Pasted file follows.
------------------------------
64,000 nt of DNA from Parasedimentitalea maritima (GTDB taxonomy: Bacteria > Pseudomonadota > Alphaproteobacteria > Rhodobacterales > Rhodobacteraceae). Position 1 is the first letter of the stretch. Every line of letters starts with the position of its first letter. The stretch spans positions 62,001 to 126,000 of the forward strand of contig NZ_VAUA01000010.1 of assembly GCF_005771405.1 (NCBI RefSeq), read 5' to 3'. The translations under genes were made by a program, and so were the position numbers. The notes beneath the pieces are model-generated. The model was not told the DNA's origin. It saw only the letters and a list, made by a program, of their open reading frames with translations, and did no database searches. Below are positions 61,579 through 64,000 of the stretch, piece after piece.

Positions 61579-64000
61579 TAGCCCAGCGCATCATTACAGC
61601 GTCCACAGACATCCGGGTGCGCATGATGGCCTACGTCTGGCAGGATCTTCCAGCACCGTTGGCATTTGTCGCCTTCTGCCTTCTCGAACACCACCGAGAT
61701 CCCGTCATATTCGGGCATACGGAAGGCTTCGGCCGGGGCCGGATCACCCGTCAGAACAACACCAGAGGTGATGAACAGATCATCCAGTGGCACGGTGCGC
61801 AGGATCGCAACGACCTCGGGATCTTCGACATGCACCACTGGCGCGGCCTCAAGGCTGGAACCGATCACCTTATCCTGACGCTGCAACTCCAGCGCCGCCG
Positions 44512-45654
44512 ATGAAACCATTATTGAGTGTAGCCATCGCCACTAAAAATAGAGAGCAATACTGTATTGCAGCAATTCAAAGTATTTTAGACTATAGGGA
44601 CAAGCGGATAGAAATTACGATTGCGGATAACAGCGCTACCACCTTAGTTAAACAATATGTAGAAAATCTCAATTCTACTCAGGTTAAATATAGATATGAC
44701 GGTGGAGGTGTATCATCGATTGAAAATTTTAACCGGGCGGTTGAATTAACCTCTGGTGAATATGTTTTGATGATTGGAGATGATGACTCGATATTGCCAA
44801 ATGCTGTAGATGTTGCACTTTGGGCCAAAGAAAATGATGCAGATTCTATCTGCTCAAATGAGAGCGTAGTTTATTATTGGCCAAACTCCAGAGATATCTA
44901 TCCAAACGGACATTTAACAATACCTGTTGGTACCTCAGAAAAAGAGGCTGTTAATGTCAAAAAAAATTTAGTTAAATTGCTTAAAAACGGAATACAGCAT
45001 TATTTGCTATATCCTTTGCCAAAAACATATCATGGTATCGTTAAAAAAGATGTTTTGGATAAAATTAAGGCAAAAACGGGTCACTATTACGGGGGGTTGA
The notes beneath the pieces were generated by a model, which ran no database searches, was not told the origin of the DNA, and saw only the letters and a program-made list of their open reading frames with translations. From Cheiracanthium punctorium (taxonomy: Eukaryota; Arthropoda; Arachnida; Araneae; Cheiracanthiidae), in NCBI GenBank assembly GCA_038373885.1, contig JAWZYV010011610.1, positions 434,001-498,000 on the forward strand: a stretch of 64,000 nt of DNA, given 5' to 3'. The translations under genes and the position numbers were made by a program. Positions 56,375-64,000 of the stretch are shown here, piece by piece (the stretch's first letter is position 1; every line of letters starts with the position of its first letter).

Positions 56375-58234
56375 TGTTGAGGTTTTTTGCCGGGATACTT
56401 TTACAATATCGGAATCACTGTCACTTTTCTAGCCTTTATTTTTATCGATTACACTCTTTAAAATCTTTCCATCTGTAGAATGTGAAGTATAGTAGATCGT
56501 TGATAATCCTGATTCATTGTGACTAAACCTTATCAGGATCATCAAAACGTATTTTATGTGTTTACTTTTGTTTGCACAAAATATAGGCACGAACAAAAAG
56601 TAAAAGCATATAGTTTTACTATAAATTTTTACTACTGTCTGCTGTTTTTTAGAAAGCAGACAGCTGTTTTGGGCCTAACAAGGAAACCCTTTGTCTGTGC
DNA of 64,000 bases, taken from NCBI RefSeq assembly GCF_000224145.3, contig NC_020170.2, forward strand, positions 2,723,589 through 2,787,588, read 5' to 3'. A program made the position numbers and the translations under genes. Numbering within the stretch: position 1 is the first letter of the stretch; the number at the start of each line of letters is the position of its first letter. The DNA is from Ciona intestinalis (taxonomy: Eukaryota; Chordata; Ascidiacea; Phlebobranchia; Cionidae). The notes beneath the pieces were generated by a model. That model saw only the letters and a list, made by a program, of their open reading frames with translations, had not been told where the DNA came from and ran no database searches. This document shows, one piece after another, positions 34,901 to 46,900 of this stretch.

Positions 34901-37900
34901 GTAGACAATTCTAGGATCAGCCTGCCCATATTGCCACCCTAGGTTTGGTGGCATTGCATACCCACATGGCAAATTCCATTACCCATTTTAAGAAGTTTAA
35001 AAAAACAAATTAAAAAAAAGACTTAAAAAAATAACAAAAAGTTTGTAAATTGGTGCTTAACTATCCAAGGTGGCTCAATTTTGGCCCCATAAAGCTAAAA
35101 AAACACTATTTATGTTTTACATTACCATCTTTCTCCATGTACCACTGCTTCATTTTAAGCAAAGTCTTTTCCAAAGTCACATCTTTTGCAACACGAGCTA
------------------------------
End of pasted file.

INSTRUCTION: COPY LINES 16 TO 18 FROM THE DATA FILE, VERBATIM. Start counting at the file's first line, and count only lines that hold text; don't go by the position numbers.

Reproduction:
56375 TGTTGAGGTTTTTTGCCGGGATACTT
56401 TTACAATATCGGAATCACTGTCACTTTTCTAGCCTTTATTTTTATCGATTACACTCTTTAAAATCTTTCCATCTGTAGAATGTGAAGTATAGTAGATCGT
56501 TGATAATCCTGATTCATTGTGACTAAACCTTATCAGGATCATCAAAACGTATTTTATGTGTTTACTTTTGTTTGCACAAAATATAGGCACGAACAAAAAG